The results from the first ever Nordic PIAAC report are both exciting and frightening. It shows a surprising number of people have such poor basic skills that it affects their chances in working and public life, and it does not improve with age either.
It has been some years since the Nordic Labour Journal covered this problem for the first time, when we wrote about transport workers who did not get information about changes to their working conditions during a major reorganisation. Because the workers rarely met and worked alone much of the time, all the information going out was printed. It turned out that a surprising number of the drivers could not read and understand printed information. This was serious because it concerned a major reorganisation which all employees needed to know about. The company therefore put a lot of effort into staging information meetings to talk to people directly. It also introduced basic skills training to those with poor literacy skills. It was moving to hear from grown men that this was a secret they had been carrying, and that they now for the first time were able to read aloud for their grandchildren.
It will soon be impossible to get by in working life with poor literacy and numeracy skills. The Nordic PIAAC survey shows that up to ten percent of 16 to 65 year olds in Denmark, Finland, Norway, Sweden and Estonia have poor literacy and numeracy skills and the group is over-represented amongst people with poor problem solving skills using computers, using email or getting access to public information. In other words, they are vulnerable and might get excluded from working and public life.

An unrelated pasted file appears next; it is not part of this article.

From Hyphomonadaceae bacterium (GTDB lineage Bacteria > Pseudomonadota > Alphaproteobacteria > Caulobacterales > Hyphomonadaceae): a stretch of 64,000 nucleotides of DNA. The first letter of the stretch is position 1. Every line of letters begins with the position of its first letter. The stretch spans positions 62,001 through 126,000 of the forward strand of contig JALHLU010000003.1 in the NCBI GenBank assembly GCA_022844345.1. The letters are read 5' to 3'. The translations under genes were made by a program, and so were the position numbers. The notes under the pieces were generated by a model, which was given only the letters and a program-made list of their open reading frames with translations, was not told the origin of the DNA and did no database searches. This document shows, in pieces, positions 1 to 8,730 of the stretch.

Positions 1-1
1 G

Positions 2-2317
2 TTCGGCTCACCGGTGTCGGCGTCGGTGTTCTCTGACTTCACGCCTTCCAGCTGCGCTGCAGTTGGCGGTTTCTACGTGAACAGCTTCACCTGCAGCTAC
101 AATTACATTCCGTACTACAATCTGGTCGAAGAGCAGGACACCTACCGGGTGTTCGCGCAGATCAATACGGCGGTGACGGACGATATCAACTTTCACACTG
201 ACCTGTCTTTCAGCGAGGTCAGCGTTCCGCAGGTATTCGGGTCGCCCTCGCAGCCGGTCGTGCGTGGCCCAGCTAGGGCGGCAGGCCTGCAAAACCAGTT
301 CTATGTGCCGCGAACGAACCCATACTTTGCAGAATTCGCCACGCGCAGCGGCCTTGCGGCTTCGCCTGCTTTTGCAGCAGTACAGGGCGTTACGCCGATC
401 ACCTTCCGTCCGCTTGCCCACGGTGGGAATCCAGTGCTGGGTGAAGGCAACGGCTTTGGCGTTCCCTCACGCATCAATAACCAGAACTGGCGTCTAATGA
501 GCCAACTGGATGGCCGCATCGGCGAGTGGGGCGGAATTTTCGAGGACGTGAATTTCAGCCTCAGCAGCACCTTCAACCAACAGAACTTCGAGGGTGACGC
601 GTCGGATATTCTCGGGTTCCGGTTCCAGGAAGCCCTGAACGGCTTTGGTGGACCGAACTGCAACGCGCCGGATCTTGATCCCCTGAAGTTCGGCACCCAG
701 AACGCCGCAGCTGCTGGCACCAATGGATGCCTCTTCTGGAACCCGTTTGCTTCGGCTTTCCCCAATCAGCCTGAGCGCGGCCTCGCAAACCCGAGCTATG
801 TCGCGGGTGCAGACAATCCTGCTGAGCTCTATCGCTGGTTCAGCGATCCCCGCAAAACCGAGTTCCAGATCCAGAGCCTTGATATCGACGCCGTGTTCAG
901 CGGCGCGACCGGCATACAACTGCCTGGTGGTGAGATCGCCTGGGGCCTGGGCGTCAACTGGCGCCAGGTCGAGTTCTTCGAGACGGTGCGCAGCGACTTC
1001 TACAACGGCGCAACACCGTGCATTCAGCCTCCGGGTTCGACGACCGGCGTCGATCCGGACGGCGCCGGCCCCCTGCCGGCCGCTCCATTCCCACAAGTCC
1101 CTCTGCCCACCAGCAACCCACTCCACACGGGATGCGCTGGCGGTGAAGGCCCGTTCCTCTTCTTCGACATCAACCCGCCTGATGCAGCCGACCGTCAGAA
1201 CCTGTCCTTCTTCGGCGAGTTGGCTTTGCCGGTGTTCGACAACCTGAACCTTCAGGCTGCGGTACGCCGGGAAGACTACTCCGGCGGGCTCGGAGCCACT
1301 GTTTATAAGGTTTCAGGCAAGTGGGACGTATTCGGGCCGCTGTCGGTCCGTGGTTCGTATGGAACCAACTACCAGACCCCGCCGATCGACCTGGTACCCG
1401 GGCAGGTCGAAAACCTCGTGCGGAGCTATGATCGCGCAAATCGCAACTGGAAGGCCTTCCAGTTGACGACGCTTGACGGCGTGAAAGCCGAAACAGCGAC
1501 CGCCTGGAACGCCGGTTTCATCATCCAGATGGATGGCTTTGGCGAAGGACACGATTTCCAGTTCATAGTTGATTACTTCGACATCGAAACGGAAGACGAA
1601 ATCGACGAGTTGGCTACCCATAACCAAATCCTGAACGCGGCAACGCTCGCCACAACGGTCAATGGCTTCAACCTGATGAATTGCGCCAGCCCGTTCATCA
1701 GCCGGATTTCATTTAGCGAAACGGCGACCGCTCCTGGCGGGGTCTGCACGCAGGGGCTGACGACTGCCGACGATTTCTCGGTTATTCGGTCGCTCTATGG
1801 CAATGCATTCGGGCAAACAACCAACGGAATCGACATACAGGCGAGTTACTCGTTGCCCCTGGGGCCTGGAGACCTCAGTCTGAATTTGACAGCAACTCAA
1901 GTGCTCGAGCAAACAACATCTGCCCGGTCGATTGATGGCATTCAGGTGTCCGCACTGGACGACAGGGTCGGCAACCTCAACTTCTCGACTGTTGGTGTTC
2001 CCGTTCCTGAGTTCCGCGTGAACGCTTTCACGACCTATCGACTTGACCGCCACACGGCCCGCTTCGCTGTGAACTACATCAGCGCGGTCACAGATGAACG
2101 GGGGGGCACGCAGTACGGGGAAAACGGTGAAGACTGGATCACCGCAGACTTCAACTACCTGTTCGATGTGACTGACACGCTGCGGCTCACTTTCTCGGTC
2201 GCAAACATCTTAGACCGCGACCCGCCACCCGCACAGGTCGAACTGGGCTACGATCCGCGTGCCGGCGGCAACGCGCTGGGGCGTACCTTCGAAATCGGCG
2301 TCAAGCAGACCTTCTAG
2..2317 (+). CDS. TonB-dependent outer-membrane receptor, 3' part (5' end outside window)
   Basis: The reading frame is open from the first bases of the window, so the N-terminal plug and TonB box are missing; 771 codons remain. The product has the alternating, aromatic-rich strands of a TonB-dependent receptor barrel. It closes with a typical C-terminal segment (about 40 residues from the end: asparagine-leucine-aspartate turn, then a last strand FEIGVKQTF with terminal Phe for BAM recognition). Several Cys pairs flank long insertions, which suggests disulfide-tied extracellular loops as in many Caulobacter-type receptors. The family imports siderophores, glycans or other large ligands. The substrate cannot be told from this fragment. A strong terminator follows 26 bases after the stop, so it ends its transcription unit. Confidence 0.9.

Poor skills are often the result of a poor basic education, but it turns out weak basic skills can be found in all walks of life and in all age groups. If you do not put effort into further development, if you do not read and practice, your skills will deteriorate with age. When some two million people suffer from poor skills, the problem is too large for society to sort out all in one go. What we need to do, says Danish Anders Rosdahl, is to try to find and help people where they are.
It is frightening when so many are in danger of loosing out because of lacking basic skills, but the Nordic PIAAC survey also shows that there are exciting opportunities for individuals and society as a whole if we are willing to put an effort into further development.